The other way to view forests is to understand the value they add to our economy as a renewable resource industry. The biggest surprise to me about timber production came when I learned the importance of our regional forests to national industry. If you are like I was, you have always believed that the large national forests and timber company lands in the western United States are where the bulk of production is located. Not so. It turns out that nearly three-fourths of both timberlands and wood production are in the eastern United States. And while you might think the eastern forest production is primarily in the pine forests in the South, nearly half is in the Northeast and Midwest.
The ownership of these eastern forests is also quite surprising. Almost three-quarters of the acreage is in non-industrial private hands. So the majority of the forest business involves private landowners contracting with professionals to carry out timbering operations. This requires willing landowners, relatively large landholdings and contiguous forests. All three of these trends in our region are in the wrong direction in terms of the long-term viability of the industry. More and more landowners are interested in preserving the forests around their homes in a natural state, and resist both modern management practices and offers to remove timber. More and more large landholdings are being split up and sold off to people who want a house “and a few acres.” And more and more large tracts are being cut up by highways, development and other fragmenting activities.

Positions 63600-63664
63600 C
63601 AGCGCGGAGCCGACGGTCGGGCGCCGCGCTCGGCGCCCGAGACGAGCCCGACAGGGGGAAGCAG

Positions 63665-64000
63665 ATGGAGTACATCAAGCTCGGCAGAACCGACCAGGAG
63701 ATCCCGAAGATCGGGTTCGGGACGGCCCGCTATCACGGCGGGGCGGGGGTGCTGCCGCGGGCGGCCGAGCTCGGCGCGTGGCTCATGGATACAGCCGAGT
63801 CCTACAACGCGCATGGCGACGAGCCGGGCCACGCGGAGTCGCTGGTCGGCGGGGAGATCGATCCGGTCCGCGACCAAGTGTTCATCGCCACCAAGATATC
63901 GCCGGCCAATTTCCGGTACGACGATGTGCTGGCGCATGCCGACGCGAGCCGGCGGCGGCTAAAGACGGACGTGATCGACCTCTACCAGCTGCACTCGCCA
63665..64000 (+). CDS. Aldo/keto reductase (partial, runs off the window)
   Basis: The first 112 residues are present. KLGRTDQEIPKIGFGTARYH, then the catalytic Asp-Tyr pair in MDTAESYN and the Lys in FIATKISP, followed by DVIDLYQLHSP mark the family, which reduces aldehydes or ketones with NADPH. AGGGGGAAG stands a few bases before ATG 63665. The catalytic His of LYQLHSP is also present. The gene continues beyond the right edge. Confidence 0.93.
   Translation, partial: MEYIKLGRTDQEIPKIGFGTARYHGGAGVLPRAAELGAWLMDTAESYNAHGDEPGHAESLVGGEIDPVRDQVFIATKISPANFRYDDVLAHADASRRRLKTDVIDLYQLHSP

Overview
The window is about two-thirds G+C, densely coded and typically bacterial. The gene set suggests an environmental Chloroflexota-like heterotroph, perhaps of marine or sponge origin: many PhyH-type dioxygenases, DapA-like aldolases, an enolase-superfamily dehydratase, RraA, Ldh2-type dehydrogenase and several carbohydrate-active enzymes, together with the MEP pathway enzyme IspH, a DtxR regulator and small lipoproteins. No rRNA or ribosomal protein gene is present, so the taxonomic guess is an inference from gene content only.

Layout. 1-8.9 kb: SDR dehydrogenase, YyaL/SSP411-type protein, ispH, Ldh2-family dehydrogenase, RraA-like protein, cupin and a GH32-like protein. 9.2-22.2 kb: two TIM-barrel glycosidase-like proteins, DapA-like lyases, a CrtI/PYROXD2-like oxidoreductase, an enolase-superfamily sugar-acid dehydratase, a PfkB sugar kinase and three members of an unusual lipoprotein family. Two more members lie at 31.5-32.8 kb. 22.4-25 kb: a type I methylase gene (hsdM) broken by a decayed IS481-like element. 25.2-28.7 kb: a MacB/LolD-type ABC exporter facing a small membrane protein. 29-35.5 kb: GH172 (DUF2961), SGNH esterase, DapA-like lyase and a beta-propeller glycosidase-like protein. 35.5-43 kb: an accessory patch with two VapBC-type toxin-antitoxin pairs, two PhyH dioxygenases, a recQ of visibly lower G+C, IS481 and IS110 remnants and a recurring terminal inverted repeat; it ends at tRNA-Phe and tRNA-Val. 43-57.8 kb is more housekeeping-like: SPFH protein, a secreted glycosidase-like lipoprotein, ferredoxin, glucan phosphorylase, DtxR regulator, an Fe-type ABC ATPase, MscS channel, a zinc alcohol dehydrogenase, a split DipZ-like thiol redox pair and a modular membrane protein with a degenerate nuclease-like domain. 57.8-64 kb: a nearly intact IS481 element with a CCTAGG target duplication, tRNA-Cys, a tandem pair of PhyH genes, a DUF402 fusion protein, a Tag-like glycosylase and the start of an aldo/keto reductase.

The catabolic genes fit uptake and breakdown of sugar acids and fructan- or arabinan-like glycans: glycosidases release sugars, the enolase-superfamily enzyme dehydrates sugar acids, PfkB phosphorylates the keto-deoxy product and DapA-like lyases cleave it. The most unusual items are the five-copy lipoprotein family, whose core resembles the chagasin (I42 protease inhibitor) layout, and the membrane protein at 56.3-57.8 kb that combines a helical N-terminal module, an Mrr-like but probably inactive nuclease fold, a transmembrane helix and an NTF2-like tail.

Despite these potential problem areas for the industry, it is amazing how important the forestry industry remains in our Bay states. Pennsylvania is the number one producer of hardwoods in the nation, and wood products is its fourth largest industry. It also claims the largest hardwood inventory in the nation; in fact, the Upper Susquehanna watershed is said to contain the largest stand of mature mixed hardwoods on earth.
In Virginia, forest products rank second only to poultry and eggs in crop value, and are more than double the value of tobacco. Seventy-seven percent of the timberland is owned by non-industrial private landowners. Forest products contribute nearly $10 billion annually to the commonwealth’s economy, and the industry accounts for more than a quarter of a million jobs.
Even in Maryland, with some of the most concentrated urban and agricultural regions in the watershed, the forest products industry ranks as the fifth largest manufacturing industry.
So we need to see our forests as important resource lands, not only for our region and its environmental welfare, but for the nation as a whole. I had no idea how much the United States depends on our Chesapeake Basin forests remaining healthy, productive and economically sustainable.
This adds a series of powerful arguments to the need to protect forests from the pressures of spreading development, to keep them from being fragmented and to value their stewardship by private landowners. And these are the very actions that will help assure that forests can continue to expand their role as the use of land that best protects the Chesapeake from the threats of mankind.